|The Battle of Stalingrad|
| Adolf Hitler
Erich von Manstein
Wolfram von Richthofen
Gusztáv Vitéz Jány
| Joseph Stalin
|Military Units in Battle|
| Army Group B:
4th Panzer Army
| Stalingrad Front:
South West Front
3,000 artillery pieces
600 aircraft, 1,600 by mid-September
At the time of the Soviet counter-offensive:
10,250 artillery pieces
732 (402 operational) aircraft
2,200 artillery pieces
At the time of the Soviet counter-offensive:
2,500,000 men in total
1,143,000 men in Stalingrad area
13,451 artillery pieces
|Casualties and Deaths|
|est. 850,000 killed, missing or wounded
including 107,000 captured (only 6000 survived the captivity and returned home to 1955)
900 aircraft (including 274 transports and 165 bombers used as transports)
6,000 artillery pieces
|Approx. 1,150,000 killed, missing or wounded
including 478,741 killed and missing
650,878 wounded and sick
40,000 civilians dead
15,728 artillery pieces
2,769 combat aircraft
|Part of World War II|
The Battle of Stalingrad is considered to be one of the turning points of World War II. It was fought between the Soviet Union and the Axis powers led by Nazi Germany, over a period of several months between August 1942 and February 1943. Enormous casualties were suffered by both sides. The Germany army suffered particularly heavy losses, bringing an effective end to the Nazi invasion of Russia. In fact, there were no further major German victories on the Eastern Front in the entire war.
After the German advance on Moscow had been halted by the Red Army at almost the last moment, Hitler realized that he did not have sufficient numbers to launch an all-out assault along the front. Instead, he resolved to refocus German attacks on the southern Russian lands which were rich in oil. Operation Blue, as it was known, began in late June of 1942, surprised the Russians who had expected a renewed attack on Moscow. Nevertheless, strong resistance at Voronezh bought the Soviets sufficient time to call in reinforcements.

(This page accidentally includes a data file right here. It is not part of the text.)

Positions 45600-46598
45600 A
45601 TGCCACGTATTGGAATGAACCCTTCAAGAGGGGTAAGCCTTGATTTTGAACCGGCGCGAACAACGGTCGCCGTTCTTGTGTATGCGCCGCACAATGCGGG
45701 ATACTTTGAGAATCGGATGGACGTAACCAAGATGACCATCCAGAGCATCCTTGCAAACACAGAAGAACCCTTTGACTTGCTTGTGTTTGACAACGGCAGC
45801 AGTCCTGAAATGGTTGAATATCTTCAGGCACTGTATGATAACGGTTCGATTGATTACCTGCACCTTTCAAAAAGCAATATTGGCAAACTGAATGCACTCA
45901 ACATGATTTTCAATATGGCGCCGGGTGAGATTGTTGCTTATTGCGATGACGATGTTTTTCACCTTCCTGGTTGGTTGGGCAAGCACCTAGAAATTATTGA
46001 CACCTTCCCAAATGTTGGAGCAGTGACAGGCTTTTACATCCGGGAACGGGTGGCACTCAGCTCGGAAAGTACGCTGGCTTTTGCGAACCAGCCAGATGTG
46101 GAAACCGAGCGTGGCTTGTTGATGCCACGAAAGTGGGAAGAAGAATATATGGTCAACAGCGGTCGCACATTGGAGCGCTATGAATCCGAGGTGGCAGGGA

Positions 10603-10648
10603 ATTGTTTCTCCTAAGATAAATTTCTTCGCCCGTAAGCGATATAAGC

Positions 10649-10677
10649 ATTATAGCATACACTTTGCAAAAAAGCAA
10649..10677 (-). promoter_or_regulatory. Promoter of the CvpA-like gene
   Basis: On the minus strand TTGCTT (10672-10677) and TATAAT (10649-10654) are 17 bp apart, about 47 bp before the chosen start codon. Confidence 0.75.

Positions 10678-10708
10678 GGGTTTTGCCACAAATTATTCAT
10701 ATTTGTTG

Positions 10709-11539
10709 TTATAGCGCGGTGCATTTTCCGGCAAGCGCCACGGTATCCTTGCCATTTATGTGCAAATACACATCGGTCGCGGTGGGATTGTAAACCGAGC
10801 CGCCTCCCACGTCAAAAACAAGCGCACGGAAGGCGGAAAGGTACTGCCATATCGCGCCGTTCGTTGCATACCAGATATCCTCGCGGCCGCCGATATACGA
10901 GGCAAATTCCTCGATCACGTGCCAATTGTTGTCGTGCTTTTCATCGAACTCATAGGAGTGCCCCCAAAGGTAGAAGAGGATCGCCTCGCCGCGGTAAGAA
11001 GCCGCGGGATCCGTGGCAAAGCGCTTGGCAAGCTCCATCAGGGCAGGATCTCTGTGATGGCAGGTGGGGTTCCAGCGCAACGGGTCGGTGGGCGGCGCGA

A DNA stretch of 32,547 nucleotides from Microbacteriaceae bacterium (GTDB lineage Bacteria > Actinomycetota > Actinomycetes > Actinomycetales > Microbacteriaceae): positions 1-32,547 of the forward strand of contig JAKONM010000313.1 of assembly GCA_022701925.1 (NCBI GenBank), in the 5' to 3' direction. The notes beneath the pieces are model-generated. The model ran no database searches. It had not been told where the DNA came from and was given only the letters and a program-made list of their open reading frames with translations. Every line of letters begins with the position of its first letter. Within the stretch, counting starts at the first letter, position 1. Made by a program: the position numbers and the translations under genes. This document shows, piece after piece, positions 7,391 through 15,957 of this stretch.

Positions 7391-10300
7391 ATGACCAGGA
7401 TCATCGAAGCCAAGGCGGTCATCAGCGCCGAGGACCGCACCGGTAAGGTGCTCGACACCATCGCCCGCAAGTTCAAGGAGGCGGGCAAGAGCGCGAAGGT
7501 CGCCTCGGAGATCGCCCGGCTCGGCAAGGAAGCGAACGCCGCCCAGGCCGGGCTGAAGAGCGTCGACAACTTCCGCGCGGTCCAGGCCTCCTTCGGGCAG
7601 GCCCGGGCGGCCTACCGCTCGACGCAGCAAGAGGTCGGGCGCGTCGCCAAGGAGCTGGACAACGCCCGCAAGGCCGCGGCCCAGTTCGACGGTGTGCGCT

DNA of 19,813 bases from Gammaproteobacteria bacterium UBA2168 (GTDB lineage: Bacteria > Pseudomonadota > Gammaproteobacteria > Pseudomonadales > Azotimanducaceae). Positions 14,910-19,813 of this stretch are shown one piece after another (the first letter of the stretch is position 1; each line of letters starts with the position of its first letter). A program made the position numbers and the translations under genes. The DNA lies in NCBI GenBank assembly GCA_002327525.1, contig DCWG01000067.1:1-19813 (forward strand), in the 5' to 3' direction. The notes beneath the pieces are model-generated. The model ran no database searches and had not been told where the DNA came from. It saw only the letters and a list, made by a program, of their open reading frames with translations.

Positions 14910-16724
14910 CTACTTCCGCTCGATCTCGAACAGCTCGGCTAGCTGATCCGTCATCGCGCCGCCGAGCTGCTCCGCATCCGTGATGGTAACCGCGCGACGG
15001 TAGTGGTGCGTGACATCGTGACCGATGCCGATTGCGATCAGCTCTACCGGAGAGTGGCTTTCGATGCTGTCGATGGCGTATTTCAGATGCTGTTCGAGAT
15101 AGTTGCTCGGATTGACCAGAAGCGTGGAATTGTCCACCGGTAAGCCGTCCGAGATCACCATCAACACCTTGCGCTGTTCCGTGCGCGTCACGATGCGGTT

Hitler quickly became upset at what he saw as the slow progress of his armies, dividing them into two Army Group units named A and B. Army Group A had most of the armor and was ordered to secure the oil fields. Meanwhile, the more lightly armored Army Group B was told to proceed to Stalingrad and capture the city to prevent an attack on the German flank. Stalingrad was strategically vital both for its location on the Volga River and for its propaganda value. Renamed after Soviet ruler Josef Stalin, its fall would send a message to Moscow that Hitler hoped would cause a collapse in morale.
Preparating for Battle
The German drive toward Stalingrad was headed by the 6th Army under General Friedrich Paulus. This was supported by the 4th Panzer Army of General Hermann Hoth. At this early stage, around a quarter of a million German troops were involved, while Soviet forces numbered barely 180,000, although a few months later there would be more than one million men fighting on each side of the enormous battle.
As it became clear what the Nazis were intending, Stalin ordered General Andrey Yeryomenko to Stalingrad. When he arrived there, the general ordered that the city be stripped of supplies and prepared for close-quarters combat in the city itself. Many of the buildings were fortified in support of this aim. Some of the city’s civilian inhabitants were allowed to leave, but a large number remained on Stalin’s orders; he felt that a “living city” would give a greater incentive for his soldiers to defend it.
Ahead of the advancing ground forces, planes under General Wolfram von Richthofen succeeded in establishing control of the skies over Stalingrad. Huge numbers of bombs were dropped, causing heavy civilian casualties. Meanwhile, Army Group B pushed on west, reaching the Volga to the south of the city by the first day of September. This cut off a supply line for the Soviets, who could now only bring in reinforcements by crossing the river under frequently heavy attack by German forces.